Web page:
We are proud that our Sandy recovery work (four and a half days of prevention work followed by recovery aid to the community) earned us a White House "Champions of Change" award in April 2013 and a New York State Senate resolution honoring us in June, 2013. We hope these awards will bring attention to Red Hook and enable us to further support Red Hook's recovery and resiliency.
PortSide's Sandy role ashore and afloat
Ashore: We were Red Hook's "351"
PortSide's first accomplishment was protecting the MARY A. WHALEN, an asset on the National Register of Historic Places, from Sandy damage -- and from her damaging the property of others if she broke loose.
PortSide suffered damage to other assets, but it was not mission-stopping; so we put that on hold and prioritized helping others. We came ashore to help Red Hook, Brooklyn, and negotiated a donated storefront. The morning of Friday 11/2/12, we set up what became a vital aid center, one of only four to six hubs that existed in Red Hook depending on which day you counted. We were "351," our center's nickname due to the address 351 Van Brunt, in a combined office-gallery space donated by Realty Collective.
With most of our staff unable to get to Red Hook (one of them a Sandy victim in Sheepshead Bay), our Director Carolina Salguero recruited volunteers off the street to drive to our shipboard offices and get six computers, printers, scanner, etc.
Soon thereafter, our curator Peter Rothenberg biked down from Park Slope, and the team set up an "apply for aid" computer center. The internet was down, so Peter rigged a router up a tree for several days. This prompted Carolina to expedite the reconnection of Red Hook's Verizon cell and internet service by calling an associate who had been senior in the cellphone industry.
Our hub was the place where people and businesses could apply for recovery funds, as well as recharge electrical devices, warm up, rest, and set-up a community meeting.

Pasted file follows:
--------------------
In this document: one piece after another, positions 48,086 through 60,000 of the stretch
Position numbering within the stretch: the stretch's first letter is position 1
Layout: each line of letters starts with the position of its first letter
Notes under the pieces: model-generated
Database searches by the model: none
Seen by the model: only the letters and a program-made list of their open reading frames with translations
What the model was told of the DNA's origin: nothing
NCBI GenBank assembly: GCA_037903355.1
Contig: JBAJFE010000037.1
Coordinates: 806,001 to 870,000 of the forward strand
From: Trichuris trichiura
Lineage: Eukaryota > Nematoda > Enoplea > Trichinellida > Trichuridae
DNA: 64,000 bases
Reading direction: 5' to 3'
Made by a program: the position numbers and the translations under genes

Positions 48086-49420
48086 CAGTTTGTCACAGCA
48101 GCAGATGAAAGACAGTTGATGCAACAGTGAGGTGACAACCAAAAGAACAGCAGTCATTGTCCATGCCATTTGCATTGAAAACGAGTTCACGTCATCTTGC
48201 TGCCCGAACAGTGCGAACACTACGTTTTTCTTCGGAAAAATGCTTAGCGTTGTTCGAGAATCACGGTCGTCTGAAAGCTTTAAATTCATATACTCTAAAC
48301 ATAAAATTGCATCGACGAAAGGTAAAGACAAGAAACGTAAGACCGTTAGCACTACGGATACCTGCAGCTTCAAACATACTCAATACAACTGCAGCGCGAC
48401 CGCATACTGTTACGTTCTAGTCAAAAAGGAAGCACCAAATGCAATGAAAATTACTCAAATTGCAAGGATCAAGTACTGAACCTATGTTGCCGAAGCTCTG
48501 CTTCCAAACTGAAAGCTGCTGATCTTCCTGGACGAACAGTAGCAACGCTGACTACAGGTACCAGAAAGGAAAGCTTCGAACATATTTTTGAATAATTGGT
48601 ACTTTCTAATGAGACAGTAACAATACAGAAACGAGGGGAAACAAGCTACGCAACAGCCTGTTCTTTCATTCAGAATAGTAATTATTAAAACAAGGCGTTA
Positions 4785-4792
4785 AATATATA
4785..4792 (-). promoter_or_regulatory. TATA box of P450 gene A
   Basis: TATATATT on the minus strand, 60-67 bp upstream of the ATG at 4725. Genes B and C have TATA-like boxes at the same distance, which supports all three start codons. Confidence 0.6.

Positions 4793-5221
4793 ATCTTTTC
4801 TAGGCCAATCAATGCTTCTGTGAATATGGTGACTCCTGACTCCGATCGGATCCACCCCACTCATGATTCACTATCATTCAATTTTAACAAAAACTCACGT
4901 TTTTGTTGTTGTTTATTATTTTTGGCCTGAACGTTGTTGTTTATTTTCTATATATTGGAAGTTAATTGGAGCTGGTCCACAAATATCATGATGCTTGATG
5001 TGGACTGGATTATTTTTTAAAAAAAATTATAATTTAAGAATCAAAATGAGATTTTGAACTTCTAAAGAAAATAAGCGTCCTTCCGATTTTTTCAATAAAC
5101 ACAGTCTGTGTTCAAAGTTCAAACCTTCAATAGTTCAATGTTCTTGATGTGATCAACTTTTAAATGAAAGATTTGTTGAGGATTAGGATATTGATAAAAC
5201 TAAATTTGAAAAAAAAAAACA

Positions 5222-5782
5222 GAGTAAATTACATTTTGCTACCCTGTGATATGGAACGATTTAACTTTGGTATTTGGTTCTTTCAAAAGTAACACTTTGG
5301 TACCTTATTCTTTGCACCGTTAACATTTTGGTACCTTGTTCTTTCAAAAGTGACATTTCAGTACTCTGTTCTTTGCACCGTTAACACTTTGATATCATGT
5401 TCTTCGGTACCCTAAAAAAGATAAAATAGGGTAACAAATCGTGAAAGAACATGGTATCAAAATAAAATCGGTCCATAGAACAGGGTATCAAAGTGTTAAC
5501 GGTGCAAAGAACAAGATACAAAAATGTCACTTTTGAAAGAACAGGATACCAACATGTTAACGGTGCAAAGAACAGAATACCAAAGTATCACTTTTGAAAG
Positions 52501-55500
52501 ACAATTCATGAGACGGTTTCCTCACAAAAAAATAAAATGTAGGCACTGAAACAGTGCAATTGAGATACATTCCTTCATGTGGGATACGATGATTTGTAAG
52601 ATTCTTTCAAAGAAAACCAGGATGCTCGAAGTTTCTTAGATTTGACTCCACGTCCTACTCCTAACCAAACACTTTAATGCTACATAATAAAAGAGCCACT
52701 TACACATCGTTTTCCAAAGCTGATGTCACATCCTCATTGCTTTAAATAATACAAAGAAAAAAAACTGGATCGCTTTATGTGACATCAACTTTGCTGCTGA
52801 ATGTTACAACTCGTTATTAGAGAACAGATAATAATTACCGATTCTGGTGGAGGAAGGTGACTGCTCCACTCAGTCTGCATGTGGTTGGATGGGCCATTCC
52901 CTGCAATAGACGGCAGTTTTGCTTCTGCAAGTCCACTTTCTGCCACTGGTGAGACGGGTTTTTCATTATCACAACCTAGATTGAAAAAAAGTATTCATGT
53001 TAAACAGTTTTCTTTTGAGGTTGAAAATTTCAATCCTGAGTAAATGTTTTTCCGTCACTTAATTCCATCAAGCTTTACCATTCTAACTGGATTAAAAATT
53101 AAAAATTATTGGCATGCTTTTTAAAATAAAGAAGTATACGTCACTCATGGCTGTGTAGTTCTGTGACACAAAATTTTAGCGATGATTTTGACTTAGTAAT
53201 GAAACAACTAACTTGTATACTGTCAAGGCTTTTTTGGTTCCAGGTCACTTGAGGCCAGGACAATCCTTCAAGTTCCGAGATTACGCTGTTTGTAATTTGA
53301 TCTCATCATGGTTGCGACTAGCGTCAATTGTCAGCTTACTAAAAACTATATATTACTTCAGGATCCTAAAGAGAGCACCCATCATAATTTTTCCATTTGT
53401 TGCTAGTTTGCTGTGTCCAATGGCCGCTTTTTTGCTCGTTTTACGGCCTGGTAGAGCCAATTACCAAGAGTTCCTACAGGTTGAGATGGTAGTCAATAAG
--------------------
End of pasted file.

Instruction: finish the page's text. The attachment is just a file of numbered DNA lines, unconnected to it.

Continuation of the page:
We were Red Hook's first small business recovery center, before the IKEA or Coffey Park aid centers. We organized free legal clinics. We coordinated the work of angel electrician Danny Schneider who inspected 60 Red Hook homes for free and fixed many for just the cost of parts. We responded to needs as they walked in the door and invented as we went along. Carolina's experience with disasters due to her fourteen years of work as a photojournalist helped her immediately understand Sandy issues and was an asset to our figuring out how to respond.
After a month, we closed "351" and continued supporting Red Hook through a virtual aid station and by coordinating with aid providers and the government entities.
We saw a need, by the six-month anniversary of the storm, to bring Red Hook back together and for several months ran monthly Sandy Survivor Gatherings to foster the cooperative spirit that sustained much of Red Hook in the immediate aftermath of the storm.
Spring and Summer 2013, we also began to deal with our own Sandy damage while developing programs to help Red Hook prepare for possible floods. Our program ideas are based on our experience of Sandy, what we gleaned from attending recovery and resiliency conferences and city-run planning sessions in 2013, and our pre-Sandy waterfront knowledge base.
PortSide was all about the water part of the waterfront, what we call the BlueSpace, well before Sandy; and we are working to deploy our BlueSpace knowledge and connections to help the community ashore understand to prepare for future flood events as we knew to do (more on that under "Afloat" below).
Know Your Marine Weather Via a blogpost and emails. PortSide explained marine weather to help Red Hook prepare for blizzard Nemo, a storm which triggered many fears of flooding. PortSide is developing programs, involving professional mariners, to help coastal people develop coastal skills so they can better handle flood events.
Afloat: Saving a historic ship
PortSide prepared for Sandy during four and a half days beginning on Thursday, 10/25/12.
Our work accomplished two things: we protected the tanker MARY A. WHALEN, a ship on the National Register of Historic Places, from any damage; and we kept her from damaging the property of others as could happen if her 172' feet length and heft of 613 gross tons broke free.
We moved the ship to a more protected spot; Carolina Salguero and Peter Rothenberg rode out the storm on the ship and, after hearing a few hours before the storm hit that a 12' surge was expected, they worked outside for several hours tying together all docklines not already in use to rig a preventer line to the next pier. That line, to a pier 265 feet away, prevented the MARY from floating up onto the pier as happened with plenty of barges and ferries in port. For an example of what happened to a poorly tended tanker of similar size, see the sad story of the JOHN B. CADDELL.
Read PortSide's story of saving the MARY A. WHALEN in detail here.